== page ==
Based on the talk after Election Day, it could be easy to think we might as well forget about pro-life campaigns. Two out of three pro-life ballot initiatives failed on Tuesday. The campaigners – in Colorado specifically – are often criticized for coming at it again and again.
So why do it? Why should pro-lifers continue to put measures on state ballots? Why should they continue to push legislation in their state and federal legislatures?
What's the point? more >>
A group of students at the University of California Santa Barbara have filed a complaint seeking damages against the academic institute and a professor who destroyed a pro-life display.
Represented by the Napa-based Life Legal Defense Foundation, the students' complaint was filed Thursday at the Santa Barbara County Superior Court. Those named in the complaint include Mireille Miller-Young, the professor who defaced the pro-life display, and the regents of UCSB.
In March, a group of prolife students had a display on the UCSB campus' free speech zone that included a sign and pamphlets they were passing out. Miller-Young stole and destroyed the sign; then she physically attacked one of the activist's, a teenage girl named Catherine Short. more >>
Pro-life group 40 Days for Life, which seeks to end abortion through 40 days of prayer, fasting, peaceful vigil and community outreach announced Thursday that it's moving its headquarters into the former Planned Parenthood abortion center in Bryan/College Station, Texas, where 6,400 children died.
The move is particularly significant for the organization because it was outside this same facility where the international 40 Days for Life movement began 10 years ago.
"More than 6,400 children lost their lives in this building, but God is making 'all things new.' What was once a place of death and despair is now going to be a place of life and hope. We are excited to start using this location to aid the rapid worldwide growth of 40 Days for Life, and to help other cities become abortion-free," said the movement's campaign director, Shawn Carney, in a release Thursday. "This news shows what God can accomplish when His people pray." more >>
Planned Parenthood, Lena Dunham, NARAL, and all the other so-called women's-rights advocates are left stunned today that their message of abortion-on-demand and without apology and free birth control didn't work.
Of course it didn't work: It was insulting and out-of-touch with what moms, businesswomen, and college students care about. What about the economy, jobs, health care? Our country is failing women in those areas and all Planned Parenthood wants to do is promote an actress who relates voting to a sexual experience.
Grow up. It was a big mistake to trot out stories about how abortion should be less stigmatized and how a procedure that ends the life of another, defenseless human being is a social and moral good. The tide is turning and Americans, especially women, are listening to that gut reaction they have when faced with a heavy-handed message of abortion-on-demand. more >>
With the results of the midterm election giving control of both the House and Senate to the Republican Party, leaders of two prominent social conservative political action groups said in interviews with The Christian Post that those candidates who fully embraced their conservative stances on social issues were fully rewarded by the voters.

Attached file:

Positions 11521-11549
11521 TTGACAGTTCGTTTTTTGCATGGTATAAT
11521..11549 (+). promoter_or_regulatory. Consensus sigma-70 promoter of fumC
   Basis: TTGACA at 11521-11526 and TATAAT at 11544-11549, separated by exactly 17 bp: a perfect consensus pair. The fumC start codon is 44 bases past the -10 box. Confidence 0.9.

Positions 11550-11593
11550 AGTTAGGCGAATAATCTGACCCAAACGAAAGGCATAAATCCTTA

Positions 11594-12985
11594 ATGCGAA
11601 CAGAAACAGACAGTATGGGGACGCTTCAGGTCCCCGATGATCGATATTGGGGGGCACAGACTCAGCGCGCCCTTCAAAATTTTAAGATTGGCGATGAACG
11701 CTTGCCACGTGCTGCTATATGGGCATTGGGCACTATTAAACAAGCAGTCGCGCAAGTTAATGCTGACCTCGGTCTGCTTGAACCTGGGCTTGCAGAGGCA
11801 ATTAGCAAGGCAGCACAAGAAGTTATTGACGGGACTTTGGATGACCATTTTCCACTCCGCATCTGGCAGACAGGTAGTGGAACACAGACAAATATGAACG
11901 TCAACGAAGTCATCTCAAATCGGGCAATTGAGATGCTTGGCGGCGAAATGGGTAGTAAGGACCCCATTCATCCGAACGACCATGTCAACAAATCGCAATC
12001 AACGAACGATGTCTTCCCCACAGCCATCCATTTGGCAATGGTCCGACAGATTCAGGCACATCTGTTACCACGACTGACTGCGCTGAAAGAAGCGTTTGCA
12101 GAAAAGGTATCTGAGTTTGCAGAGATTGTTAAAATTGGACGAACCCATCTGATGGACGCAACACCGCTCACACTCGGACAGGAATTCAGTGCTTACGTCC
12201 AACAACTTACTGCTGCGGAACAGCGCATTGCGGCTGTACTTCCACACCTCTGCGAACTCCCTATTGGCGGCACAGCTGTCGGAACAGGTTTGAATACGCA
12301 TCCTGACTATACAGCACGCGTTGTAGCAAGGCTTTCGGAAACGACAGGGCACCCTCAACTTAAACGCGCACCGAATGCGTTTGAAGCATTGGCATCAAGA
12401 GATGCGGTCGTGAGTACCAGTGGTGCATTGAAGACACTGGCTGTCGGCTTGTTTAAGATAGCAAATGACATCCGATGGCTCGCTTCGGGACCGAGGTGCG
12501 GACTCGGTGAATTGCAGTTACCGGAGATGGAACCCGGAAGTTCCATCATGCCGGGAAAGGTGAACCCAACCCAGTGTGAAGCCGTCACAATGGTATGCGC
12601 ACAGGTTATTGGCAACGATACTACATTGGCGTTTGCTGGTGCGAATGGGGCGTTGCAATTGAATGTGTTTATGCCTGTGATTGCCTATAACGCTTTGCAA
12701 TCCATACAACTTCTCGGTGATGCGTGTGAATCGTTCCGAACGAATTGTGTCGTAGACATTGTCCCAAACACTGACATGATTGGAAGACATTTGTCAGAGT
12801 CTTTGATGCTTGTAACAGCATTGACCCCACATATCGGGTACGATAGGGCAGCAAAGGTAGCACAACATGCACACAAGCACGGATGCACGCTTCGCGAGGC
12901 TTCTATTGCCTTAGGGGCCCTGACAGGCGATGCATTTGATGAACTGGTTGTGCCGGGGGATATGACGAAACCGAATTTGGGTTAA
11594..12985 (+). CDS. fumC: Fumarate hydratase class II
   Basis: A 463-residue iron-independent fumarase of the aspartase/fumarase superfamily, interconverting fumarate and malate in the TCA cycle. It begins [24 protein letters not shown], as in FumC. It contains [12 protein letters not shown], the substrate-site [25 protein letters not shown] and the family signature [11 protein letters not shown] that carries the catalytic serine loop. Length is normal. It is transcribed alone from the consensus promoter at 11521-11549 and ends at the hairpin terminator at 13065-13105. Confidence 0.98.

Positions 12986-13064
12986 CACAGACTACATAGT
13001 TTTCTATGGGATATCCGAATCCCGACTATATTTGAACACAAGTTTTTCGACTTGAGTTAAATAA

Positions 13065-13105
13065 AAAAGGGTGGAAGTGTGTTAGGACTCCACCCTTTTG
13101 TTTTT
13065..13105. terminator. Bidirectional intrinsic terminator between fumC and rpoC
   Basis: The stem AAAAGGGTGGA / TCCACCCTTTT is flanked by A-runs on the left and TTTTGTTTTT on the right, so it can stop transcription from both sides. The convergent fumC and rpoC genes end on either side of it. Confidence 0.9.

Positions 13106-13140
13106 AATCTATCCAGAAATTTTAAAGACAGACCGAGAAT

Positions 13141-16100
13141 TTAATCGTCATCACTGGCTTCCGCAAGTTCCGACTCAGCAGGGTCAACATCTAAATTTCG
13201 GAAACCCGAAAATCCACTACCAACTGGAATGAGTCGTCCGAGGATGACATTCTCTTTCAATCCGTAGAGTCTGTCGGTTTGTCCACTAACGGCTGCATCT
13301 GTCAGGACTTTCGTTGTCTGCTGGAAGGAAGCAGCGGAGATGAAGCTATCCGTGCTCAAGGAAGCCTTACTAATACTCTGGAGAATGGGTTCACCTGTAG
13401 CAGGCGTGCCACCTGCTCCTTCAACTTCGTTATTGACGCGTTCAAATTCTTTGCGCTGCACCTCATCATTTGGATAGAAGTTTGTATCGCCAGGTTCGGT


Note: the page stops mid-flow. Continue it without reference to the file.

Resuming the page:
Tony Perkins, president of the social conservative advocacy group Family Research Council, and Marjorie Dannenfelser, president of the Susan B. Anthony List, agreed that Republican candidates who either supported abortion or hid their views on abortion and other social issues did not fare as well as those who fully supported the social conservative principles that many think hinders the GOP in the modern political climate.
"I think what you saw here are candidates who embrace the values, the values voters embrace them," Perkins said. "I think this was a clear referendum on Barack Obama and his liberal policies, and I think that is going to come with a mandate to the Republicans that they address these issues and address them quickly." more >>
While the Republican Party is far from perfect, it is currently the political party that polls show most closely matches the core policy beliefs of values voters: evangelical, "born again" Christians and Catholics. According to pollster George Barna, there are 77 million "born again" evangelical and Catholic voters in the United States, but only about 30.6 million of them voted for Mitt Romney in 2012. Roughly 20 million voted for President Obama. The shocking number, however, is that 26 million values voters stayed home, not bothering to vote at all. The reasons cited are complicated and numerous: everything from discomfort with Mormonism to election apathy, to a distrust of the establishment.
As the 2014 midterm election approaches, disengaged values voters must understand that elections at every level of government have consequences. Look no further than Houston, Texas, where Mayor Annise Parker is trampling the constitutional rights of church pastors by attempting to force them to turn over their sermons on same-sex "marriage."
On the federal level, it was the conservative-leaning values voters' lack of participation at the polls that gave us Barack Obama. But there were 20 million values voters who did vote for the president. They, like the rest of America, bought into the president's promise of hope and change — only to find out that what they got was what most people of faith feared, a president who would flip flop on marriage, a president that would force taxpayers to pay for abortions, a president who would seem to turn a blind eye to Christian persecution worldwide as its branches of religious repression grow in our own country, and a president who's lack of support for our Judeo-Christian brothers and sisters in places like Israel would create a playground for terrorists worldwide. more >>